Co-ops play a vital part in our everyday lives and in the health of our economy. More than 800 million people around the world belong to cooperatives, and at least 100 million people are employed by co-ops. Willy Street Co-op alone has more than 19,700 members and 161 employees. Cooperative businesses account for more than $650 billion in revenue and two million American jobs annually. A study recently released by UW-Madison confirms that our business is part of a greater national movement that drives the American economy. “The Research on the Economic Impact of Cooperatives,” led by UW’s Center for Cooperatives, is the result of several years’ worth of studies and surveys that looked into the over 29,000 cooperatives in the United States, encompassing virtually every industry.
As our economy struggles to break free from the grip of a recession, it is important to remember that tens of thousands of cooperatively-owned businesses maintain focus on meeting the needs of their owners and serving the community, not just turning a profit. It is no coincidence that co-ops like Willy Street Co-op are run entirely by the people who live and work in the communities they serve. Being deeply rooted in the Madison community affords us a different perspective from businesses owned by distant investors. We sell produce from local farmers that we meet with each year. We have a vendor loan program to help our local vendors through hard times. We partner with local food producers to highlight their goods and celebrate our community. These connections are of even greater importance during times of economic hardship, when communities need to work together to minimize the negative impact.
Willy Street Co-op and all other co-ops have a shared set of principles that direct our operations and spell out our commitment to our communities. Honesty, openness, care for others and social responsibility are values demonstrated through our daily practices and procedures. These values guide cooperatives worldwide and within our own community. Each day, cooperatives live out their values and serve hundreds of millions of Americans in every industry from groceries to electricity to daycare.
Despite this diversity, co-ops have many things in common. We are owned and democratically controlled by the people who use our services or buy our goods. We are motivated by service to our Owners. These characteristics give us a genuine loyalty and commitment to the communities we serve. Read more about the ways the Co-op impacts and works with our communities in this month’s Reader feature article, “Our Impact on the Community, Part II” on page 18.
Beyond shopping, there are many ways for Owners to participate in the Co-op. Customer comment cards may seems like a small form of feedback, but they are taken seriously by staff and have a major impact. We bring in over 100 products each year just based on customer comments. Customer comments have also sparked changes in practices and procedure, and have sparked interesting and fruitful conversations throughout the organization. Answering surveys, contributing to comment periods about important issues and participating in focus groups all help us make improvements to the Co-op and better tailor it to be the place Owners want it to be. And, of course, there are annual Board elections—consider running for office, and please vote for candidates you believe in!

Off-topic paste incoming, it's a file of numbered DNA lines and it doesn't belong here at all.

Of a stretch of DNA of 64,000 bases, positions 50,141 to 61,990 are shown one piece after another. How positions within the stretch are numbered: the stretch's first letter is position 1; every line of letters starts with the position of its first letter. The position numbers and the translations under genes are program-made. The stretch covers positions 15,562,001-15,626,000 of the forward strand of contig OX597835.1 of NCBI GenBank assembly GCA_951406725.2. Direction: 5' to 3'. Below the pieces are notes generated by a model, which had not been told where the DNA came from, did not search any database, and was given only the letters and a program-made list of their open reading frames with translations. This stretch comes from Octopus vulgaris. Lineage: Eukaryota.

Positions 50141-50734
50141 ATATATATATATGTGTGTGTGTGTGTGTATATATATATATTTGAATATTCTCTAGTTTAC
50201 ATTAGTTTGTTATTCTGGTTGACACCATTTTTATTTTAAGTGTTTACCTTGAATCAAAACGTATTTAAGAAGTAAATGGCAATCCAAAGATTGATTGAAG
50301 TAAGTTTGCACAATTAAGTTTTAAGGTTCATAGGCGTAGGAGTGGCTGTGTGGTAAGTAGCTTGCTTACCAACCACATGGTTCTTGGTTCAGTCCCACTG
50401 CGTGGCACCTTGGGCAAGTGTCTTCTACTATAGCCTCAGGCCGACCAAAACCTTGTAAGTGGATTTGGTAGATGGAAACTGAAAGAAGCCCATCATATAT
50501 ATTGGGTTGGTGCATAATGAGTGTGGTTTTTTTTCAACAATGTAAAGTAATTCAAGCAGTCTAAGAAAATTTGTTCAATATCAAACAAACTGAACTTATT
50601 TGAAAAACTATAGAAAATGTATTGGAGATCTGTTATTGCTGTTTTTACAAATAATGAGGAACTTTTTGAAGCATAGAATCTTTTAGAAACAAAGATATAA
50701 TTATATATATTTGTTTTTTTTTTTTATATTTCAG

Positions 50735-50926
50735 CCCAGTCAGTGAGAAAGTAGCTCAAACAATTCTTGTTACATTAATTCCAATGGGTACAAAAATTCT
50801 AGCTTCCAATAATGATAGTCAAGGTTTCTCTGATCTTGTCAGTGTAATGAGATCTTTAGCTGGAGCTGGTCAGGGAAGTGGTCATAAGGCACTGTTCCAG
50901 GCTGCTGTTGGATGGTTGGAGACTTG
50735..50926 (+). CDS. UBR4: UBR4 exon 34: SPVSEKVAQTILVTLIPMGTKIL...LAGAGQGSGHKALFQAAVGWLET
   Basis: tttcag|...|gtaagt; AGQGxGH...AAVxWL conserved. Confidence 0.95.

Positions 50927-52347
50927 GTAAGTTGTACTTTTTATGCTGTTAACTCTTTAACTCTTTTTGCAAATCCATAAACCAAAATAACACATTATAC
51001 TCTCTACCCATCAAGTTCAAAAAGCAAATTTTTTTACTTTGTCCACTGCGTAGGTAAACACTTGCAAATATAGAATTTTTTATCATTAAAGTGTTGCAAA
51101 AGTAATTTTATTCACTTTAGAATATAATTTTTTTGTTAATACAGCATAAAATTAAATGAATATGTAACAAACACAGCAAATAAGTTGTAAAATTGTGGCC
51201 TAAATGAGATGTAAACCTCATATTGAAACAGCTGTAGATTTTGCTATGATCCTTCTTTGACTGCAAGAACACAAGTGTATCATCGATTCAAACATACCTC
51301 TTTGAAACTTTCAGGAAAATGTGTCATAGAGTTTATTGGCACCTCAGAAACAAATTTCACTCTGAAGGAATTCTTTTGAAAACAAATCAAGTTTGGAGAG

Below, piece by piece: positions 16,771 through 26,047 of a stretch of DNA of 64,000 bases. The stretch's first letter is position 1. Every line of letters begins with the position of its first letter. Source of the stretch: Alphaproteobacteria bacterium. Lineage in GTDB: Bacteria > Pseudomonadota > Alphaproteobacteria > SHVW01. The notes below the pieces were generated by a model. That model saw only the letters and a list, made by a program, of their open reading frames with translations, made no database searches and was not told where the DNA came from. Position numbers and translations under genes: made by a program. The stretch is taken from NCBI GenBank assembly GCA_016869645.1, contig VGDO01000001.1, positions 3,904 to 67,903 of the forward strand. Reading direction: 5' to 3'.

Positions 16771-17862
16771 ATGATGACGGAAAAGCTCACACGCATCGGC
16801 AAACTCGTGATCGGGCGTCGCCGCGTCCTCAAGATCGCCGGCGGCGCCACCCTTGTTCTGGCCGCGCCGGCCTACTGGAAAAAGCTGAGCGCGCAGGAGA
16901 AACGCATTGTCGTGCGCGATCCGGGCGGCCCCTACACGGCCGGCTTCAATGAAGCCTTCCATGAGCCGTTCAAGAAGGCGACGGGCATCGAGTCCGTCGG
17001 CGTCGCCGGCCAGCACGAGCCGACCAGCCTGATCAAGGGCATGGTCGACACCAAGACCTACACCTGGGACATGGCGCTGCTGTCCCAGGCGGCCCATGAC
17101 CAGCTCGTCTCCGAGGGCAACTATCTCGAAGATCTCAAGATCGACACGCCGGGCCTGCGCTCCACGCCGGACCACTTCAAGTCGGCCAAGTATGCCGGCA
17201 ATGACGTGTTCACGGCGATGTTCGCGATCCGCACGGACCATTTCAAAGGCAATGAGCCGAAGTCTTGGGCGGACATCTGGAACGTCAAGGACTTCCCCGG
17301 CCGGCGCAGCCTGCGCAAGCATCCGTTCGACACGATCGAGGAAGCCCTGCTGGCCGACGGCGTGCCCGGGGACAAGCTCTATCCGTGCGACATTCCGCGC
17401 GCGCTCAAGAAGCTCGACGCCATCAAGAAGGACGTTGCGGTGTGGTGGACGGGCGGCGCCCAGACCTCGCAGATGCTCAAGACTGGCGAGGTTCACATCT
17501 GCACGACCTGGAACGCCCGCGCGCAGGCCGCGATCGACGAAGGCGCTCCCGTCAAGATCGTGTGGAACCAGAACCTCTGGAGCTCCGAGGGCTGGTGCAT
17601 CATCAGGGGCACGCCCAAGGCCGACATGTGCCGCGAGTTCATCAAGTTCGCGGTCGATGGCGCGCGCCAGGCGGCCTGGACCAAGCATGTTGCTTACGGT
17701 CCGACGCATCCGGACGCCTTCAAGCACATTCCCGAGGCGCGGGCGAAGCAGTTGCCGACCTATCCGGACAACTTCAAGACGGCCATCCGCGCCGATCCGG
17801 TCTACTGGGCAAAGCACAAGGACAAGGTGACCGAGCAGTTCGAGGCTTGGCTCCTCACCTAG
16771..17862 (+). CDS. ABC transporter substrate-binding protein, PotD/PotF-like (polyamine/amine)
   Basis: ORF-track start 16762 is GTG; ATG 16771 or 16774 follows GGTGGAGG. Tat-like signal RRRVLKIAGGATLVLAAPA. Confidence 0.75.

February retreat highlights
- The Board met at the Goodman Community Center for their annual retreat in February. The group discussed the role of the Board in a two-store structure and Medium Range Planning for Willy Street Co-op—the next 3 to 5 years.
On the April meeting agenda
- At the April meeting the Board will approve the Community Reinvestment Fund recipients, review a variety of reports, and select CCMA participants.
- The Board’s Nominations Committee will also work with all Board members to draft a list of desired skills for candidates in August’s election cycle.
- The Board’s one standing committee, the Finance Committee, reviews monthly financial reports at each of its meetings.
- The Nominations Committee has once again been formed and is beginning to prepare the way for August’s elections.
- The Patronage Refund and Non-Owner Surcharge Committee continues to look into the advantages and disadvantages of the non-member mark-up. Your input is very important to this group, so please continue to share your perspective!
- The Strategic Planning Committee will work with the Board on further developing a greater Willy Street Co-op vision for the future—look for opportunities for input!
- The Board of Directors will be engaging in educational sessions from 6:00-6:45pm, immediately prior to the Board meeting. This month’s Educational Session is on Peer Co-op Expansions. All members are welcome and encouraged to attend! Be sure to check out the Owner Forum as well, from 5:30-6:00pm by the coffee. Snacks are provided!
Remember, you can always catch play-by-play board minutes at: https://board.willystreet.coop:444/board_minutes/board_minutes_home